News in Brief


Canada’s recently elected Prime Minister Justin Trudeau will face a major political decision on whether or not to bail out Bombardier, Inc., a multinational transportation company based in Canada. The government of Quebec has already committed to give $1 billion to Bombardier, and they want Trudeau to help.  This decision could be very costly for Canada.  So far Trudeau has been very popular among Canadians, due in large part to his leftist policies.  He was sworn in on Oct. 28, the same day he introduced his cabinet.


Due to fears that China does not have enough young citizens, the Communist government ended their one-child policy last week. Instead, the government now mandates that married couples are allowed to have up to two children.  The fears stem from economic reasons, since young people are a great asset to national economies. An additional factor is that the country’s current gender ratio remains uneven, since traditional families tend to favor boys over girls and will give baby girls up for adoption or even kill them.


The nuclear accord forming between the U.S. and Iran could give the two countries the kind of trust in each other they have not experienced for a long time.  The new accord demands that Iran accept nuclear program cuts, including getting rid of certain types of uranium and centrifuges. With all of these limits, Iran will not be able to build nuclear weapons. If Iran meets these conditions, the U.S., UN and EU will lift current economic sanctions they have long imposed on Iran.


Tensions were high in the Middle East on Oct. 20 when Israeli Prime Minister Benjamin Netanyahu publicly stated that Muslims were directly responsible for the Holocaust, convincing the Third Reich to eliminate the Jews. Palestinian officials countered that Netanyahu appeared to be absolving Hitler of 12 million murders. German Chancellor Angela Merkel was quick to step in during a press conference in Berlin with Netanyahu soon after, claiming responsibility on behalf of Germany for the Holocaust.


Peace talks are beginning concerning the Syrian refugee crisis, and diplomats are cautiously optimistic that they can successfully transition current Syrian President Bashar al-Assad out of office.  Involved parties include French, American and Arab diplomats.  The plan includes Assad giving up his power to a temporary government prior to elections in Syria. As of now, casualties from the Syrian civil war amount to over 250,000 and are likely to increase. Most recently, the Syrian government launched rockets at a marketplace in Duma. Many citizens remain in critical condition.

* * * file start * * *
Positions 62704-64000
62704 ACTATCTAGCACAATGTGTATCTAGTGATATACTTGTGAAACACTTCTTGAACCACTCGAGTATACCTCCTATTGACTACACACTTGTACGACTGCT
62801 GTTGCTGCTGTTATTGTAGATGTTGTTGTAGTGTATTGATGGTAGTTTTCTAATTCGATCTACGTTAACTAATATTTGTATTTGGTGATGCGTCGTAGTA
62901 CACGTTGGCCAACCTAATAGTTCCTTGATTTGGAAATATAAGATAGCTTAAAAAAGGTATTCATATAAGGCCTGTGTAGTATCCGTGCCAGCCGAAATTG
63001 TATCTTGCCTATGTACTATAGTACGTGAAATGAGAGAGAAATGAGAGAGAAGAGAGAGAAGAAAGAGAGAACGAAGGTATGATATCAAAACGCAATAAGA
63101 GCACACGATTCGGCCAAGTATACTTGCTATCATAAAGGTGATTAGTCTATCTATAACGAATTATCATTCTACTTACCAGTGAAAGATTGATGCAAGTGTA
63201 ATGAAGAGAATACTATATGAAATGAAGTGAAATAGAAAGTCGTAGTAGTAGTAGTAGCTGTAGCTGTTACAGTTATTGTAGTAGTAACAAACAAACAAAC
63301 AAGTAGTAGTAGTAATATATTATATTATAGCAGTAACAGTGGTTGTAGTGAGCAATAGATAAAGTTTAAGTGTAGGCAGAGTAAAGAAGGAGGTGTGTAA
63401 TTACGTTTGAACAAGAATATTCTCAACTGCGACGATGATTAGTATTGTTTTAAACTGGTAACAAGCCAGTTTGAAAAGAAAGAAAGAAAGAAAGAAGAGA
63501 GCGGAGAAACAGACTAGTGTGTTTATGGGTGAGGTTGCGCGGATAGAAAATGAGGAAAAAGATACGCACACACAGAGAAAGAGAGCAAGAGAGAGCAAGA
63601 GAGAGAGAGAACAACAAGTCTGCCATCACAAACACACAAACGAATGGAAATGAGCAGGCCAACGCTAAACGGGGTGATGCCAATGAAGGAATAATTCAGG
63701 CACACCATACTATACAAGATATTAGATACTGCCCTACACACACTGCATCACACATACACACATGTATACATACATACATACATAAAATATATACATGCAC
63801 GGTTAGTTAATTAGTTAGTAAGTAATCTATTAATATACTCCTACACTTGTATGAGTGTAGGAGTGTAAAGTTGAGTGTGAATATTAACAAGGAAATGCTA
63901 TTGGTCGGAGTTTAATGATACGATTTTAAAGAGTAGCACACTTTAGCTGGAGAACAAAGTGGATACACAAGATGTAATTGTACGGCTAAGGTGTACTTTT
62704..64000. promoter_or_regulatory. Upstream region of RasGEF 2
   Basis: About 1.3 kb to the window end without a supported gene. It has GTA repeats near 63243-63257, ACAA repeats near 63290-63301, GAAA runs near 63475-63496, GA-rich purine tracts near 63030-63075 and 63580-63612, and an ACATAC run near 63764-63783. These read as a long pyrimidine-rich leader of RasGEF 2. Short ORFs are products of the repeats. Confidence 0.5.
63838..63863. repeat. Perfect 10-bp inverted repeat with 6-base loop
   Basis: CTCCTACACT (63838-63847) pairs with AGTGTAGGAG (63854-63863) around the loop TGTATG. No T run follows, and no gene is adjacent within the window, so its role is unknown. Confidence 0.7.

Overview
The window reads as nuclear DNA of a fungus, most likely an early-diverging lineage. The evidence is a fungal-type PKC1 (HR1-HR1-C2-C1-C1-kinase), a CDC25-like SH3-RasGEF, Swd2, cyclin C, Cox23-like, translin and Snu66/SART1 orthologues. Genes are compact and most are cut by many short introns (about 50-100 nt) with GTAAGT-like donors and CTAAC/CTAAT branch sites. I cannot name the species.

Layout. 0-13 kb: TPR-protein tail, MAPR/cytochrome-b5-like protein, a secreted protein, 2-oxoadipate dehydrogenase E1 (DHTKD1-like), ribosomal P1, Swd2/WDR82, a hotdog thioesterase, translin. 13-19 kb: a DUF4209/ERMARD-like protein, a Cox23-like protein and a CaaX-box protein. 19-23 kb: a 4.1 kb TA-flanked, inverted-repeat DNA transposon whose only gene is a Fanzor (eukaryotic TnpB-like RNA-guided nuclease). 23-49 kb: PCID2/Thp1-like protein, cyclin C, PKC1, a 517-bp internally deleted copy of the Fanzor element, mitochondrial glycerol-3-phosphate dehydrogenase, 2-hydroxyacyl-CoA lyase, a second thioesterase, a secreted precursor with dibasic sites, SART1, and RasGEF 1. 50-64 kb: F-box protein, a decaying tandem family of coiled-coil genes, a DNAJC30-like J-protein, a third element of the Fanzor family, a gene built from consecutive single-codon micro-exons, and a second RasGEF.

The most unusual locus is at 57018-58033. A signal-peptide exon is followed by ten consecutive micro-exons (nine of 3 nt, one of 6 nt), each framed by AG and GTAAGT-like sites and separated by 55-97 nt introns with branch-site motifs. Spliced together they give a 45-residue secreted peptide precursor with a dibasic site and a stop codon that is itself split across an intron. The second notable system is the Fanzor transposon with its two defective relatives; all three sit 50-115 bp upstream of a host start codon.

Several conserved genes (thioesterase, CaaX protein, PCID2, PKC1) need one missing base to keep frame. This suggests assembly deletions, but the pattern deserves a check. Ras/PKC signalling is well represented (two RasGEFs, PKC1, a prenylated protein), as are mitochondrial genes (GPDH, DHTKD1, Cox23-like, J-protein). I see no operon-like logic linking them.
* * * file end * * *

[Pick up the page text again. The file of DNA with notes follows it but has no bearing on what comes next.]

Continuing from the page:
Turkey’s national election took place on Oct. 25, ending with Tayyip Erdogan of the Justice and Development Party as president after a coalition government failed to come together last June. The party won with just under half the vote.  Since a coalition government is no longer viable, Turkey will be ruled under one party, and Erdogan will be in charge.  Erdogan has a history of authoritarian ways, including cracking down on the media and certain forms of free speech.


Thousands of officials were elected in Ukraine on Oct. 25. According to the GlobalPost, voters all across the country came out to vote for thousands of mayors and approximately 160,000 lawmakers. There were over 130 registered political parties on the ballots. The voter turnout ended up being 46.62 percent, the low number likely because parts of Ukraine are still controlled by rebels supported by Russia, and votes from Mariupol and Krasnoarmiisk ended up not counting because of ballot disputes.

United States

Wisconsin Republican and former vice presidential nominee Paul Ryan was elected speaker of the House of Representatives on Oct. 29. Ryan is also the U.S. representative in Wisconsin’s 1st Congressional District and the ex-chairman of the House Ways and Means Committee. Since his election, he has stated his refusal to work with President Barack Obama on immigration policy, claiming in an interview with CBS that Obama cannot be trusted, and has decided to create a team to investigate Planned Parenthood. Ryan is the youngest speaker of the house since the 1860s.